Analysis of the Effects of Ashwagandha on Reactive Oxygen Species in T. thermophila

Loading...
Thumbnail Image
Authors
Held, Benjamin
Romney, Kaiden
Advisor
Otto-Hitt, Stefanie
Editor
Date of Issue
2024
Subject Keywords
Publisher
Citation
Series/Report No.
item.page.identifier
Title
Analysis of the Effects of Ashwagandha on Reactive Oxygen Species in T. thermophila
Other Titles
Type
Presentation
Description
Abstract
Ashwagandha is a widely used homeopathic “adaptogen” with a myriad of advertised health benefits but little scientific evidence to support these claims. One proposed benefit is the reduction of reactive oxygen species (ROSs) through the action of the antioxidant, withanolide. ROSs are particularly dangerous to cells due to their ability to cause DNA damage and antioxidants help to repair this damage. For this research study, it was hypothesized that the antioxidant properties of Ashwagandha would reduce ROSs and prevent DNA damage in Tetrahymena thermophila that were exposed to the environmental stressor, UV-B light. To determine the effects of Ashwagandha on ROS-induced T. thermophila, expression of the genes UBC13 and CCP1 was measured as indicators of conjugation and ROS degradation, respectively. Furthermore, behavioral assays were conducted to monitor replication, feeding, and movement, all of which are indicators of metabolic rate and health. To test our hypothesis, T. thermophila were cultured in media either with or without Ashwagandha for 24 hours and then exposed to UV-B light to induce oxidative stress. Cell growth was monitored over the course of the 48-hour treatment period while cell metabolism and motility were measured at the end. Reverse Transcription quantitative-Polymerase Chain Reaction (RT-qPCR) was performed to measure UBC13 and CCP1 expression. The presence of Ashwagandha in UV-B treated T. thermophila cultures was predicted to aid in their growth, metabolism, and motility, while also decreasing the expression of UBC13 and CCP1, all of which are indicative of cells with less ROS damage.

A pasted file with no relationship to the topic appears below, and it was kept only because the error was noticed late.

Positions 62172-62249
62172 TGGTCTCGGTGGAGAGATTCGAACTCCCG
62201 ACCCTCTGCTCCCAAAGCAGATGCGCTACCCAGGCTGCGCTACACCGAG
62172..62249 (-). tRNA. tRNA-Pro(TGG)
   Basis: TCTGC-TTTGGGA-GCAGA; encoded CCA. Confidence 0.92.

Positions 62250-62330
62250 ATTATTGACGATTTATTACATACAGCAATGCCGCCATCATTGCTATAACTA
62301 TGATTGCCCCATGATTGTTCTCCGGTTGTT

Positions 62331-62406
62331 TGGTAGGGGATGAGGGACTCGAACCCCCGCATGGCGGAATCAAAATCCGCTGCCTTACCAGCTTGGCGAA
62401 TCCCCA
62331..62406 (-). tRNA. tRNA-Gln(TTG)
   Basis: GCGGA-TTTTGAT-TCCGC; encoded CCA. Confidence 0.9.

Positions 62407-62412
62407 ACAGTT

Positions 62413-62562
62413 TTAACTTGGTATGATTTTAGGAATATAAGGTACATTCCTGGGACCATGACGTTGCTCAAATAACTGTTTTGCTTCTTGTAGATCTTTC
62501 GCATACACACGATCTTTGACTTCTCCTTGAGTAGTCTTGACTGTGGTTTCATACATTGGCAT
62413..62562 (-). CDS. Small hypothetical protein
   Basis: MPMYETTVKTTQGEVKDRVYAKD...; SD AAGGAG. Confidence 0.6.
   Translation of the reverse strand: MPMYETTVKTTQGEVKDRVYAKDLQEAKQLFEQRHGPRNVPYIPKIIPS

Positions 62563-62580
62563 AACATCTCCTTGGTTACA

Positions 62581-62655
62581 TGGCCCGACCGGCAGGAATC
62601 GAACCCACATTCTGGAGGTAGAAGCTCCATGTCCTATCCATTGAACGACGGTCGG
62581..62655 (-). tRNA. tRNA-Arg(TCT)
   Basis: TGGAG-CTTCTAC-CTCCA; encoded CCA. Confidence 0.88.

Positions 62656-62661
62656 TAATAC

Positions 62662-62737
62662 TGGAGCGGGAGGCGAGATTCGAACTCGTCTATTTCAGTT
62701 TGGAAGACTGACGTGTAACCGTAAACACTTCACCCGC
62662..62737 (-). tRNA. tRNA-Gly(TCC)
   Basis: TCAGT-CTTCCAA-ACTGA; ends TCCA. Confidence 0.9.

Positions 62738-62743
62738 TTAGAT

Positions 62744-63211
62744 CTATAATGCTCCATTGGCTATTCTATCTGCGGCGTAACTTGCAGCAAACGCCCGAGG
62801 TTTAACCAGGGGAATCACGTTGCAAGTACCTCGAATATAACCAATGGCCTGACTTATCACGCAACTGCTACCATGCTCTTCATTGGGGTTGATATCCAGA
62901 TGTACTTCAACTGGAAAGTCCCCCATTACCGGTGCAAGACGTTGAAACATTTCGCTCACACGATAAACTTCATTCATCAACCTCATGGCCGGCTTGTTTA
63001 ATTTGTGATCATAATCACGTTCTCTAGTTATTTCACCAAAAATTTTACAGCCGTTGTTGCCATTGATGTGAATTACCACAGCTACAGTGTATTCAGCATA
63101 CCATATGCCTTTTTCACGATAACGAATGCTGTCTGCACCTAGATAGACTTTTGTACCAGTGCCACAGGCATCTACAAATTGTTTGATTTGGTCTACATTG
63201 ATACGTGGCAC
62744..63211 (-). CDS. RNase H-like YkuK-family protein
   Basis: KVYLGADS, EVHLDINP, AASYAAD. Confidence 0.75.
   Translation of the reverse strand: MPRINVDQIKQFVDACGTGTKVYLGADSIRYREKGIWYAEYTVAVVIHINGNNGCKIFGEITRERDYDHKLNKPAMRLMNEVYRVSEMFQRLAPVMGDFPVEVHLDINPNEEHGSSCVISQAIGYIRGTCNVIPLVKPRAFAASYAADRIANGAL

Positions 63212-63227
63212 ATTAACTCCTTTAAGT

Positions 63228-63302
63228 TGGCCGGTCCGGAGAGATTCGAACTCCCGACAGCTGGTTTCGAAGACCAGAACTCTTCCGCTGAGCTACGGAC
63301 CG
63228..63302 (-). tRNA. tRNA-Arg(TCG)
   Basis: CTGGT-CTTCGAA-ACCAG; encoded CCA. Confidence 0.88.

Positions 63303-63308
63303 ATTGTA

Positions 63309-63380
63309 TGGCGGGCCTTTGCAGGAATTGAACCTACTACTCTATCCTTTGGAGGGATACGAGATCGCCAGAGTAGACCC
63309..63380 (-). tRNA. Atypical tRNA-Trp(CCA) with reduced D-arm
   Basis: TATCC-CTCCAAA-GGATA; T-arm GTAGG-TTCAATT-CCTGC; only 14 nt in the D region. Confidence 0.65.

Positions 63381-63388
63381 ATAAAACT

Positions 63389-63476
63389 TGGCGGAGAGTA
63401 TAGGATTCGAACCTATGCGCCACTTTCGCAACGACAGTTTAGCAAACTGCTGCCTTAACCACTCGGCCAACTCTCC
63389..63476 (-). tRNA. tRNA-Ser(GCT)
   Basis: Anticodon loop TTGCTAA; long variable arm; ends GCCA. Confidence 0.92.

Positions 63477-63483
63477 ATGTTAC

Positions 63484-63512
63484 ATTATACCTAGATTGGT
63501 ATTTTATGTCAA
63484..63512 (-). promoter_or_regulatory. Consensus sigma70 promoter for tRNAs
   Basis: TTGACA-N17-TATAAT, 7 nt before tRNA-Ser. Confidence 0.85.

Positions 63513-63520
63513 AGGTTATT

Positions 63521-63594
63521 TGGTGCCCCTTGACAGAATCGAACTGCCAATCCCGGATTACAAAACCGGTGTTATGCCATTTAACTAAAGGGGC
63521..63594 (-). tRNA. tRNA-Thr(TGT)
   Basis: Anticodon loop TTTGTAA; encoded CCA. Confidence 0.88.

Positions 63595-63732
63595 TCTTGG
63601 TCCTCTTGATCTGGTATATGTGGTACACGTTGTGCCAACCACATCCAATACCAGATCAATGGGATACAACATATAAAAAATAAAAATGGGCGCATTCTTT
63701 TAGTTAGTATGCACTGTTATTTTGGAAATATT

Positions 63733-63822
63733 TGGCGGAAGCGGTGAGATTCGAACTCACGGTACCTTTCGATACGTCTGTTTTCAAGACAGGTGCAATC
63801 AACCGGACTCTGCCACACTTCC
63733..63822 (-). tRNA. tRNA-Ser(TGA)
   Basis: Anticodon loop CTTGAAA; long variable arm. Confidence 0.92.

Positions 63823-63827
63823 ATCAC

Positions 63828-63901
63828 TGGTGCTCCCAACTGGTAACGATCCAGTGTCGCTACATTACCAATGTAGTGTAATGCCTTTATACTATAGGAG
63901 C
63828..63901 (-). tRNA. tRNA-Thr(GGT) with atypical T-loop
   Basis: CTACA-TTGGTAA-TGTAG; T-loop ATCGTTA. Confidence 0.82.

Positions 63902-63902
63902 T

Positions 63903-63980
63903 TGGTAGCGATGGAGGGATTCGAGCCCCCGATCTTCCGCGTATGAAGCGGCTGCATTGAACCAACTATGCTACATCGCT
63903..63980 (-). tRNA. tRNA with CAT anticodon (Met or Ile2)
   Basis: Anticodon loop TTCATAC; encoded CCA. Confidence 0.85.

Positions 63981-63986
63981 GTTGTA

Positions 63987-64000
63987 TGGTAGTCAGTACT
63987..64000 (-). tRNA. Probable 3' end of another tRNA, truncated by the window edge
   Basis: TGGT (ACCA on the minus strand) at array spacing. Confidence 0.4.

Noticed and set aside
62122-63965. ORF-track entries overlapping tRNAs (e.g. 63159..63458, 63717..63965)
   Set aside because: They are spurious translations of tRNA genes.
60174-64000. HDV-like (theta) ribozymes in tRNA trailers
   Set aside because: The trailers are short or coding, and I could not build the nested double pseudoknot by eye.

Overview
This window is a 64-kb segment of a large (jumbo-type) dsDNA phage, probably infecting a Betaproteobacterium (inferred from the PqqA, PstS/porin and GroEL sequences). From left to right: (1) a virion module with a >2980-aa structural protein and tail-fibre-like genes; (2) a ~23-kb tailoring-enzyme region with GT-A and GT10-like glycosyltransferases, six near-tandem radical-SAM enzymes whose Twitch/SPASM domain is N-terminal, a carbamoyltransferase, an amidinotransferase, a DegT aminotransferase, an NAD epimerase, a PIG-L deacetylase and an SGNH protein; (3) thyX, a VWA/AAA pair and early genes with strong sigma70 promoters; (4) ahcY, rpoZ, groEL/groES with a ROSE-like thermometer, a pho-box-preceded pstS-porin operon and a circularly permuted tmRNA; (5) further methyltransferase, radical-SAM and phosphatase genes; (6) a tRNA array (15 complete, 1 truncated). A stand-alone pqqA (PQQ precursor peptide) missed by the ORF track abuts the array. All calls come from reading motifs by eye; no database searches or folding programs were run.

Sponsors
Degree Awarded
Semester
Department
Biology